Stories about Colombia from October, 2016
"Who is going to go to the regions that voted for YES to explain to them what's the route to follow after the NO won in the national referendum?"
Communities from the most affected areas in Colombia's armed conflict took the streets of the capital to protest against the results of the referendum and support the peace agreement.
The 2016 Nobel Peace Prize was awarded to Colombia's President Santos for his efforts to end a five decades-long civil war, with Syria's widely celebrated White Helmets missing out.
This week, we dig deep into why Colombians voted down a peace deal that would have brought an end to a war that has lasted for more than 50 years.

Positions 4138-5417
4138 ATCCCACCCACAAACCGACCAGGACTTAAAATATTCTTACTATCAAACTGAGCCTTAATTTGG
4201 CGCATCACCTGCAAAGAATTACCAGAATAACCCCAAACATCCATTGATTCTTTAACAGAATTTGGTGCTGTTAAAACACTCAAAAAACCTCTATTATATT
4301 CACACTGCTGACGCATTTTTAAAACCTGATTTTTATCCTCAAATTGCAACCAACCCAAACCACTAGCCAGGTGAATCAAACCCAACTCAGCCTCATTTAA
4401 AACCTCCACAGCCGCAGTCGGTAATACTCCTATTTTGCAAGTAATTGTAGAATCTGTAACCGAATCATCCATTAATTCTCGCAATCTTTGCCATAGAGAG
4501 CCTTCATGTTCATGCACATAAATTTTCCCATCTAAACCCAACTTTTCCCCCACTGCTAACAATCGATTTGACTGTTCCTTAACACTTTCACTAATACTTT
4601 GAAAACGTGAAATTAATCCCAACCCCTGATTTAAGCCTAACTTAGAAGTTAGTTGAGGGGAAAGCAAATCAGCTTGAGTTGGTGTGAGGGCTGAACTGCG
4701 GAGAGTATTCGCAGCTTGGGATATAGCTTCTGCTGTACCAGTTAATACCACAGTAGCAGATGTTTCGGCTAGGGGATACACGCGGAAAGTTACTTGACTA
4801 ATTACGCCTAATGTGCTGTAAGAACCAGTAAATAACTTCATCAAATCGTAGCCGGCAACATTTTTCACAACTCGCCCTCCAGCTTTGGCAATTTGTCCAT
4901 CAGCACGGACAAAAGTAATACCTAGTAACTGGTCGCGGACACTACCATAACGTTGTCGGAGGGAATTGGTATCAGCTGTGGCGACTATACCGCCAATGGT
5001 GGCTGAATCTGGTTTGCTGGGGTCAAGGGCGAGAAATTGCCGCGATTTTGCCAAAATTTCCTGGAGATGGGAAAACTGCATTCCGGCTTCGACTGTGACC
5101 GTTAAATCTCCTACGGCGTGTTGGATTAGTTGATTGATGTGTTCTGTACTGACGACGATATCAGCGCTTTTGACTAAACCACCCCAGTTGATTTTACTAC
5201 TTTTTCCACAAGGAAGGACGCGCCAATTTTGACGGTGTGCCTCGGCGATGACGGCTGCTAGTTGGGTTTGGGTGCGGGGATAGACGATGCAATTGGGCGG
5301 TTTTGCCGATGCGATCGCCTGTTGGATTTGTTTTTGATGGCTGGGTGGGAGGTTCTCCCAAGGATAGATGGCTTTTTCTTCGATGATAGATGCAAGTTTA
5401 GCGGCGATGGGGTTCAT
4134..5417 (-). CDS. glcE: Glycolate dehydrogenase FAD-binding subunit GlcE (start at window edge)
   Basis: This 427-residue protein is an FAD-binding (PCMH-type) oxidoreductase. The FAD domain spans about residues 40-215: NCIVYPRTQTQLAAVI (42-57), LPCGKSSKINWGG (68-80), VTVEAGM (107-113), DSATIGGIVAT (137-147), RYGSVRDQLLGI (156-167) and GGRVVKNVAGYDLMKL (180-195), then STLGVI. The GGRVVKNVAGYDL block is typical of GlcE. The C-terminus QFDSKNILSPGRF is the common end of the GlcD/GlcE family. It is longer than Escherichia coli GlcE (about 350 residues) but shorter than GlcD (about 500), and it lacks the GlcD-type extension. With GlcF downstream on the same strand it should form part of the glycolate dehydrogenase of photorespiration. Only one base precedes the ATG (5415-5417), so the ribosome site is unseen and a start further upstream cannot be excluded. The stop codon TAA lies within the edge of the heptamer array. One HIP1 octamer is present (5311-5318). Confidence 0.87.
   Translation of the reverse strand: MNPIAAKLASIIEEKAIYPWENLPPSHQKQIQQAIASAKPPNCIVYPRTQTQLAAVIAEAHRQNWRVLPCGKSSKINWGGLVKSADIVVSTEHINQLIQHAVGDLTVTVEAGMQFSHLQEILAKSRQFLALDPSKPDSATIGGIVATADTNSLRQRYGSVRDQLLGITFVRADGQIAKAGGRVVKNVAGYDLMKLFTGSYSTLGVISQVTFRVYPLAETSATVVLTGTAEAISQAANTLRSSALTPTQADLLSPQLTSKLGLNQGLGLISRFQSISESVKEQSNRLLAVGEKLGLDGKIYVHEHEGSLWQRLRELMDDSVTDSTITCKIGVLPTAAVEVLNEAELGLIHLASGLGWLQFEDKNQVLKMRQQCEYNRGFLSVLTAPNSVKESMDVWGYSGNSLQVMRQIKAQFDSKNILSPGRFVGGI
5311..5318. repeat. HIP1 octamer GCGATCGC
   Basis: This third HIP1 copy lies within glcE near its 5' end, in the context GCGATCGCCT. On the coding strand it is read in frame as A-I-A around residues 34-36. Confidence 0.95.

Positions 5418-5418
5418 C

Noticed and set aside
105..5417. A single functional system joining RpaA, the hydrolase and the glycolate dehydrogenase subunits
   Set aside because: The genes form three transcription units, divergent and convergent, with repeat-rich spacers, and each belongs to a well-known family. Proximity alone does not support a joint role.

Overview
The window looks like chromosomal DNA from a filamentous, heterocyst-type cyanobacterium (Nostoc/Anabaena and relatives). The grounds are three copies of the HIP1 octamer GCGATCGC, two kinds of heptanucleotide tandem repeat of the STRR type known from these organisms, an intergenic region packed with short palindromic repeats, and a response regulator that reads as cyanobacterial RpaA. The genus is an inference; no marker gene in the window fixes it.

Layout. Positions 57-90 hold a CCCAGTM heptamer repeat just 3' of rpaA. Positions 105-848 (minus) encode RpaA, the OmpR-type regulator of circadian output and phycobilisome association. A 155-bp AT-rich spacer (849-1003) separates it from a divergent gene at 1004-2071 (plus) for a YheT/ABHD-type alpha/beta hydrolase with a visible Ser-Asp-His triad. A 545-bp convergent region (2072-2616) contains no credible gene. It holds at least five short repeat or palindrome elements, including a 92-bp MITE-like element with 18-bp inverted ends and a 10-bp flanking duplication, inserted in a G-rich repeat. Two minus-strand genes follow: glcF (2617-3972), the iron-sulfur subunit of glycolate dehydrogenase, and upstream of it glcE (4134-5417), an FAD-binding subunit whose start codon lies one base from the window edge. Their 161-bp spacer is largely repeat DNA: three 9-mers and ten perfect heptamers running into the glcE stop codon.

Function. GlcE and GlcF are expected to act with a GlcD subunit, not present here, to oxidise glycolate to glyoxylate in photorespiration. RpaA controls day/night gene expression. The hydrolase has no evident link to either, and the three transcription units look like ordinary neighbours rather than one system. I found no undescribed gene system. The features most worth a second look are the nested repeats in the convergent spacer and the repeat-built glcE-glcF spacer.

Its name doesn't matter, it's an essential ingredient for confectionery. So much that alfajores are unimaginable without a spoonful of this sweet made out of milk.
The radio programs of journalist and historian Diana Uribe give a fascinating take on history and today's global problems.
"Because Colombians have the capital, made this peace possible, and are already so close, it would be crazy not to [go through with it]."
After more than five decades of armed conflict between the Colombian government and the Revolutionary Armed Forces of Colombia, a peace settlement is finally at hand, if voters want it.
"This is a very tense time. Not even war-wise, but it became a tense social time. People going towards the 'yes,' people going towards the 'no.'"